Jane’s Defence Weekly



February 6, 2014


Canada overhauls defence procurement

Changes to include increased support for domestic producers a new secretariat, third party reviews and an annual procurement guide


The Canadian government this week made good on promises in its 2013 Budget, by announcing defence procurement changes that favour domestic industry and local job creation. The moves will include the creation of a new defence secretariat that will be operate within the Public Works and Government Services Canada (PWGSC), a bid designed to smooth the bureaucratic overlap in the competing departments.


“The Harper Government is committed to giving our men and women in uniform the equipment they need at better value for taxpayers,” said Diane Findley, minister of PWGSC. “Now we will also leverage our investments to create high paying, highly skilled jobs here in Canada.”


Expert third party reviews will also be instituted to provide greater clarity in the process, on all large projects. This move appears designed to counter criticism that the government faced for awarding a sole-sourced fighter jet contract to Lockheed Martin, without fully evaluating competitor offerings.  That said, according to one expert close to the process, details regarding the Harper Government’s definition of “third party,” remain unclear at press time. 


Starting in June of this year, an annual guide will also be published, that will list all procurement projects expected to be developed over five, 10, 15 and 20 year timeframes. The publication, which is designed to help industry to quickly identify new opportunities, will include projects expected to run more than $100 million and smaller initiatives that have leveraging potential for Canadian industry.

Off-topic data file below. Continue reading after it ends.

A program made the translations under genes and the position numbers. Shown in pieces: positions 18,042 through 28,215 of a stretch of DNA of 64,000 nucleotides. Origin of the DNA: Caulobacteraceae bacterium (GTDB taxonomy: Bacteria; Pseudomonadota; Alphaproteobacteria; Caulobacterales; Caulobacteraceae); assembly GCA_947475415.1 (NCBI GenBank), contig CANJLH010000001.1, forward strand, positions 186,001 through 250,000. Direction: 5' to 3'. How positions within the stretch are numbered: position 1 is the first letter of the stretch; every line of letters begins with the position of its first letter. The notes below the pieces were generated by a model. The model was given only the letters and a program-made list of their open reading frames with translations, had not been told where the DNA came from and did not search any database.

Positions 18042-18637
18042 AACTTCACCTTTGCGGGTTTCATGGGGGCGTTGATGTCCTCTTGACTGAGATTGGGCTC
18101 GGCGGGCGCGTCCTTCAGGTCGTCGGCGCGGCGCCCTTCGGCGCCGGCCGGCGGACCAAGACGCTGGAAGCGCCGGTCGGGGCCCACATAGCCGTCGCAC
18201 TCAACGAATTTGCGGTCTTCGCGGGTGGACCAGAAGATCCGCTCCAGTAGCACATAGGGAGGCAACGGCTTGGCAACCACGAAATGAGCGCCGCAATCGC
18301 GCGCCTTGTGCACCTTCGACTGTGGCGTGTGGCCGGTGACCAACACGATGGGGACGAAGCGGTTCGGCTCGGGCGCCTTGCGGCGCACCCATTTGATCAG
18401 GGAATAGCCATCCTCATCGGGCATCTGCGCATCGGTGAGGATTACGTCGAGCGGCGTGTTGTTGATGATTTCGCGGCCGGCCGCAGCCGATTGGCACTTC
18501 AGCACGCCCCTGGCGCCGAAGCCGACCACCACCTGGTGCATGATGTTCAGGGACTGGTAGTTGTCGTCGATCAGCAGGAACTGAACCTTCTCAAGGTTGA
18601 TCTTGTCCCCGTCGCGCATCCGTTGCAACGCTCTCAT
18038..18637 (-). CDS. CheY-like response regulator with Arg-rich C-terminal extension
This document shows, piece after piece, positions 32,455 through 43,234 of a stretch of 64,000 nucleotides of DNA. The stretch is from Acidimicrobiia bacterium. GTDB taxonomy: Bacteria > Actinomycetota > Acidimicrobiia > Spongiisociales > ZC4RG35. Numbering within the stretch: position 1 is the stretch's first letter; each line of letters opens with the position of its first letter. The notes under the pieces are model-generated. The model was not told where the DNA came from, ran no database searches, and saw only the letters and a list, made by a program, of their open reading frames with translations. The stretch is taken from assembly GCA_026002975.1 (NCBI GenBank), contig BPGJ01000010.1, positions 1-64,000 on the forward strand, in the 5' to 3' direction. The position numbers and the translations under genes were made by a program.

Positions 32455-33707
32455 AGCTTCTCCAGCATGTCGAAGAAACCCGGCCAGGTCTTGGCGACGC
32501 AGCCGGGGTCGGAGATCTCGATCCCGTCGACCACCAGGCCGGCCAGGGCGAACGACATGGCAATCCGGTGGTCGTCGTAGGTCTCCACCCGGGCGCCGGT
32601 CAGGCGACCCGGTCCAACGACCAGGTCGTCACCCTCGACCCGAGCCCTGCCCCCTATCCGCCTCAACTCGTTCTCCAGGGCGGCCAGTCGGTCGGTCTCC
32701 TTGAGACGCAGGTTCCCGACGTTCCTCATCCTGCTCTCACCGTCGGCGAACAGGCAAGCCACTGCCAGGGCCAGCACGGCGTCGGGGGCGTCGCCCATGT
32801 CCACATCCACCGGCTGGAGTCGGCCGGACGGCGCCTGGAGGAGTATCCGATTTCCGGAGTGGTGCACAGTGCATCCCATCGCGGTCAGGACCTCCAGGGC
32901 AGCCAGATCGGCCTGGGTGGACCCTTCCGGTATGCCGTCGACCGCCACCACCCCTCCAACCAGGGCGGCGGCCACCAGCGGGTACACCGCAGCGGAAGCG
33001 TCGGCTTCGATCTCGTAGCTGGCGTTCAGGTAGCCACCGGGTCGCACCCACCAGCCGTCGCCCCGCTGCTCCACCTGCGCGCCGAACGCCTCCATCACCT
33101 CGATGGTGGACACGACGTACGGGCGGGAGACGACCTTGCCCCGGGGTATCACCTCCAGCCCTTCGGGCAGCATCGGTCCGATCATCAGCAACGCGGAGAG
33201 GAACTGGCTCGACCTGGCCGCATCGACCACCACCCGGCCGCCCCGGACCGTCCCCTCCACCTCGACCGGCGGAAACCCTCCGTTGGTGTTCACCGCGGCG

Canadian defence industry stakeholders, which have been lobbying feverishly behind the scenes to protect their interests, had mixed reactions. “The principles of this new approach are fundamentally sound,” said Tim Page, president of the Canadian Defence and Security Industries, which represents more than 1,000 members and 109,000 employees. “Early, regularized and formalized engagement with industry is quite simply a paradigm shift aimed at delivering successful procurement outcomes that advantage Canada.” 


The Conference of Defence Associations Institute was more nuanced. In a paper released early last week, titled “Doing More with Less: Canadian Defence Transformation and Renewal,” David Perry, a CDA Institute analyst, was highly critical of the Harper Government’s lack of progress in increasing efficiency and effectiveness in defence matters.


However he partially lauded the latest initiatives. “They are moving in the right direction,” said Perry. “However these are only the first step. We’ll only know for sure how they play out, when the government makes clear its new priorities in an upcoming renewal of its Canada First defence strategy.”







Home | Gazette articles | Finance/Economics | Foreign affairs | Defence | Magazine/ Gvmt | Book reviews


© 2014, 2013, 2012, 2011, 2010, 2009, 2008, 2007, 2006, 2005, 2004, 2003, 2002, 2001, 2000, 1999, 1998

 Peter Diekmeyer Communications Inc.